Information on patient history varies considerably from plan to plan. Three plans do not ask for any information on the patient’s history or previous treatment. Several plans ask whether the patient has received treatment for mental health and/or substance abuse; some plans provide the clinician with a checklist of treatment types (i.e. outpatient, partial hospitalization or inpatient), asking the clinician to indicate which ones the patient had received. Three plans ask whether the patient has other family members also receiving treatment; two simply require a yes/no response, while the third asks the provider to provide descriptive information about personal and family history relating to mental health and substance abuse disorders.
Information collected on a patient’s current status and presenting problems also varies greatly by plan. Three of the outpatient treatment forms we examined asked the provider to explain the patient’s current problems and to describe the plan for addressing each one. Other plans provide a checklist of symptoms and ask the provider to indicate which ones the patient has experienced, and in some cases, to also indicate the severity and duration of the symptoms. Some plans also include a separate checklist for level of functioning in such areas as family and social relationships, work/school performance, physical health, sexual functioning, legal problems, financial situation, and activities of daily living.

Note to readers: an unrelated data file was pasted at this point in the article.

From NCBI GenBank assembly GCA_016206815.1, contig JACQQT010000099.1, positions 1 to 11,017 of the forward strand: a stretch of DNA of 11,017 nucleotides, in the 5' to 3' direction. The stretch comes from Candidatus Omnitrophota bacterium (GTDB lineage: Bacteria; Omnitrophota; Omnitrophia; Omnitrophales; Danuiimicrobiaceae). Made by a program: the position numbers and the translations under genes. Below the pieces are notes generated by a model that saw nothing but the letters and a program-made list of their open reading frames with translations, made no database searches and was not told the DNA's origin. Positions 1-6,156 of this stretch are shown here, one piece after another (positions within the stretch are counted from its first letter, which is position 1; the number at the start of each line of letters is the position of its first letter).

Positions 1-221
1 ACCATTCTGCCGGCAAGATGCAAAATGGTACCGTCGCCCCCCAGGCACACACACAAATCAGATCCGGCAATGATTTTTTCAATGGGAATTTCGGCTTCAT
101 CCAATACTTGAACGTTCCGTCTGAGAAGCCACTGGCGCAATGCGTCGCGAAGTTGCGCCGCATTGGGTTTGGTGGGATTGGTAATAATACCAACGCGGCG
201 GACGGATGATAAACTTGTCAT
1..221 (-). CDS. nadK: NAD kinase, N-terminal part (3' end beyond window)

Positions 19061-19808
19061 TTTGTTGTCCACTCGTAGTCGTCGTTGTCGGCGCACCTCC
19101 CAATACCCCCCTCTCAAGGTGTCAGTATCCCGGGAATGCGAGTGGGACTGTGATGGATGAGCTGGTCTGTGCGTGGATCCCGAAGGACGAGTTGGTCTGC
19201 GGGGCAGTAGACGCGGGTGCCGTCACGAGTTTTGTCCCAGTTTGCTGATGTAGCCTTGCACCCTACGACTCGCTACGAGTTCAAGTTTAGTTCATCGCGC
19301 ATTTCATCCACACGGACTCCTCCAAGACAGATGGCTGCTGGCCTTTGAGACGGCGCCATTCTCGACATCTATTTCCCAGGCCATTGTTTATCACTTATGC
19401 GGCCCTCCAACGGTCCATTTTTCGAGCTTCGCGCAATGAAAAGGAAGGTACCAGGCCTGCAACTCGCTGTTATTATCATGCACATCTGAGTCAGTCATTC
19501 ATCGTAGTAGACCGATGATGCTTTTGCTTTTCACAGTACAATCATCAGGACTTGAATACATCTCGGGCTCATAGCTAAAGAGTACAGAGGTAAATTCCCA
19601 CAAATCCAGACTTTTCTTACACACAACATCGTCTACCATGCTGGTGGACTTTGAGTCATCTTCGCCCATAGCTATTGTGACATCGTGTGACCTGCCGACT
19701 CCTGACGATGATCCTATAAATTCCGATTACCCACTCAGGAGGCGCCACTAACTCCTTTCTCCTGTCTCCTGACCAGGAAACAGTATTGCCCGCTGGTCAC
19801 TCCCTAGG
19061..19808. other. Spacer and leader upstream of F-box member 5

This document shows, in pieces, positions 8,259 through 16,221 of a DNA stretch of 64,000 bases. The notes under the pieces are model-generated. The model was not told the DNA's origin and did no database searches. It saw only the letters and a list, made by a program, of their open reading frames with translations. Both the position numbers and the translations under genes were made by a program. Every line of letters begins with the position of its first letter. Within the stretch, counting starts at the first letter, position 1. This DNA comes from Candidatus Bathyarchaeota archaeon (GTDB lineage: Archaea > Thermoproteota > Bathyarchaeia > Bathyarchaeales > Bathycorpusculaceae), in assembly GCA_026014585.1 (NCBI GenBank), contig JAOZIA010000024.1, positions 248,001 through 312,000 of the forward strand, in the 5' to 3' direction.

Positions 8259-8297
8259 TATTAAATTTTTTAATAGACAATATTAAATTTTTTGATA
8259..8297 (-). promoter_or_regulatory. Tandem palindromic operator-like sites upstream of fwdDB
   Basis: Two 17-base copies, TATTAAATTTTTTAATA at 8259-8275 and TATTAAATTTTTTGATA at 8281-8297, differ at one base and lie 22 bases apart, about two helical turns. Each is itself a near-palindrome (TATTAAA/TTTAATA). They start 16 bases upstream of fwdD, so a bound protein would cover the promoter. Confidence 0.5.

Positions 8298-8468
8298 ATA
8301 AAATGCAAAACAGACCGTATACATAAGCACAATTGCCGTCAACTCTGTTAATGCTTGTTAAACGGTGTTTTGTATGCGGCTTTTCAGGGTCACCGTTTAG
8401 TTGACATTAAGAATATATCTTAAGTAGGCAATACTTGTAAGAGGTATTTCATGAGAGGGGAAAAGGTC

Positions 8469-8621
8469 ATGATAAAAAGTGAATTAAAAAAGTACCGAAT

There is a great deal of variation among plans in the lists of symptoms they ask providers about. The Magellan Treatment Request Form (Appendix C) is the shortest list used by the plans we studied. Magellan simply lists four symptoms: self-injurious behavior, suicidal ideation, homicidal ideation, and substance use problems; the form also requests information on the severity of each (mild, moderate, severe). The Maryland Uniform Treatment Plan (Appendix B), which requests the most detailed information of the forms we studied, includes a checklist of 56 symptoms. It also asks the provider to rate the patient’s level of functioning (mild, moderate, severe) in six areas: family relations, job/school, finances, physical health, legal, friends/social. The ValueOptions Report lists 24 symptoms and asks for information on their duration. It also includes a checklist for level of functioning in 12 areas and asks the provider to rate the severity level on a scale of one to five and to estimate the severity level of each at discharge. A comprehensive list of the symptoms requested by all plans is included in Appendix D along with the number of plans requesting information on each.
Plans also vary considerably in their questions regarding the level of risk of harm to self or others. Three plans do not ask for any information on this topic. Notably, both of the forms geared specifically towards substance abuse do not ask for information on this topic. However, the majority of the plans request information on the patient’s risk of suicide and homicide, asking the provider to indicate whether the patient has exhibited ideation, a plan, or intent with or without means. Two plans request information on other risk behaviors as well, including items such as self-injury, fire setting, family violence, and psychosis. These two plans also ask the clinician to record any additional risk behaviors.